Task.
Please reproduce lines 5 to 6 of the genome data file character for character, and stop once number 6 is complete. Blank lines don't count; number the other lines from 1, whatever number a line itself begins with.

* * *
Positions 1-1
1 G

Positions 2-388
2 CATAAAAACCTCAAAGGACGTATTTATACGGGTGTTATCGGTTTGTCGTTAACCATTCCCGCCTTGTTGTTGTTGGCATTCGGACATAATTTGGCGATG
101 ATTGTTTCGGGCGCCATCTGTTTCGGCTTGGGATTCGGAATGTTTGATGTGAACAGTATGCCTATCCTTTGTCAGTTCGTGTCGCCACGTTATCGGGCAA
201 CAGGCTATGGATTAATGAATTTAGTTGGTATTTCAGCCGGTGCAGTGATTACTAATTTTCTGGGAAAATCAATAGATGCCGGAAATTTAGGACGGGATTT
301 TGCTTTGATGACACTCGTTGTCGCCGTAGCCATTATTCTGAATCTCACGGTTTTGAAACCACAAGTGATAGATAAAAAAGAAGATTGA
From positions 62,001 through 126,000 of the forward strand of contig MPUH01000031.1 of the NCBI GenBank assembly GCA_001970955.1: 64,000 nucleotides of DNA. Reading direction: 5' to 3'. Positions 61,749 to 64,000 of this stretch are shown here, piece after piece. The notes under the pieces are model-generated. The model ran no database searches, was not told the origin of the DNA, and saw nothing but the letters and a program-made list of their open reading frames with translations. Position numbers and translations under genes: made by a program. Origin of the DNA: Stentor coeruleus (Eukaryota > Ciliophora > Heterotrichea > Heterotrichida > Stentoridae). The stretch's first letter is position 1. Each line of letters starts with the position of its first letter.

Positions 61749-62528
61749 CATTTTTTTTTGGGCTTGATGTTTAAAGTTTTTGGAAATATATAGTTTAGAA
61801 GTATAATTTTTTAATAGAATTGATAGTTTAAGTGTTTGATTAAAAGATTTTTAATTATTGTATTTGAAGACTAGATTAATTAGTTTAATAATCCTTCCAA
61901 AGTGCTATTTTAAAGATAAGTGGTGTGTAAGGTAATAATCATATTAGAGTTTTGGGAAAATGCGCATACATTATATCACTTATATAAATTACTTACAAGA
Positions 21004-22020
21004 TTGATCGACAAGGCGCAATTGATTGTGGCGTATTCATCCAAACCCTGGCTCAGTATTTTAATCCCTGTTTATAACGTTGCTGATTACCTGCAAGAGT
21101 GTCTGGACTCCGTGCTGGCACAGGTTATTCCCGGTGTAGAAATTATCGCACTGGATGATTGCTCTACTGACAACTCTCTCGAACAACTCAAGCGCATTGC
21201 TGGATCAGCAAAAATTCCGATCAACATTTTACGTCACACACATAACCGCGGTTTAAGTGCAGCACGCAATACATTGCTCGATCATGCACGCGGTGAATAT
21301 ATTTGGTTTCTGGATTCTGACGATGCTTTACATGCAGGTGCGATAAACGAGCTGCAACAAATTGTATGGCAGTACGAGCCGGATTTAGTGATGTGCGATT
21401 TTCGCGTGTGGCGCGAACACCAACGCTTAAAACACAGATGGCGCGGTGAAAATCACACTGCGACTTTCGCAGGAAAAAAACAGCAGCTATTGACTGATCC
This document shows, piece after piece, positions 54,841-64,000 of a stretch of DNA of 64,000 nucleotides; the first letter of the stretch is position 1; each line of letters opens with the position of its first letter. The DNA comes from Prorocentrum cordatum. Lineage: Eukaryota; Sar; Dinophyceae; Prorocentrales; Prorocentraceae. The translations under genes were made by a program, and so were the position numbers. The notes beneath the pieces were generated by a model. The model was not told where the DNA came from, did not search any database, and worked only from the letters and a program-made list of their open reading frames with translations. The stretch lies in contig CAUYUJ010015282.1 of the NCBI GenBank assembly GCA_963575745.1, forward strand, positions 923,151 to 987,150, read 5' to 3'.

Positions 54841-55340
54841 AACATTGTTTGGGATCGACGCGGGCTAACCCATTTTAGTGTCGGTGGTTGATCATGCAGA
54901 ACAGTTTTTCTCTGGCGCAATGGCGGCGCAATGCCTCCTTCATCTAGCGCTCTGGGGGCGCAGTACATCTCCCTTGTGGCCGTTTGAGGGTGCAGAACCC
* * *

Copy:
101 ATTGTTTCGGGCGCCATCTGTTTCGGCTTGGGATTCGGAATGTTTGATGTGAACAGTATGCCTATCCTTTGTCAGTTCGTGTCGCCACGTTATCGGGCAA
201 CAGGCTATGGATTAATGAATTTAGTTGGTATTTCAGCCGGTGCAGTGATTACTAATTTTCTGGGAAAATCAATAGATGCCGGAAATTTAGGACGGGATTT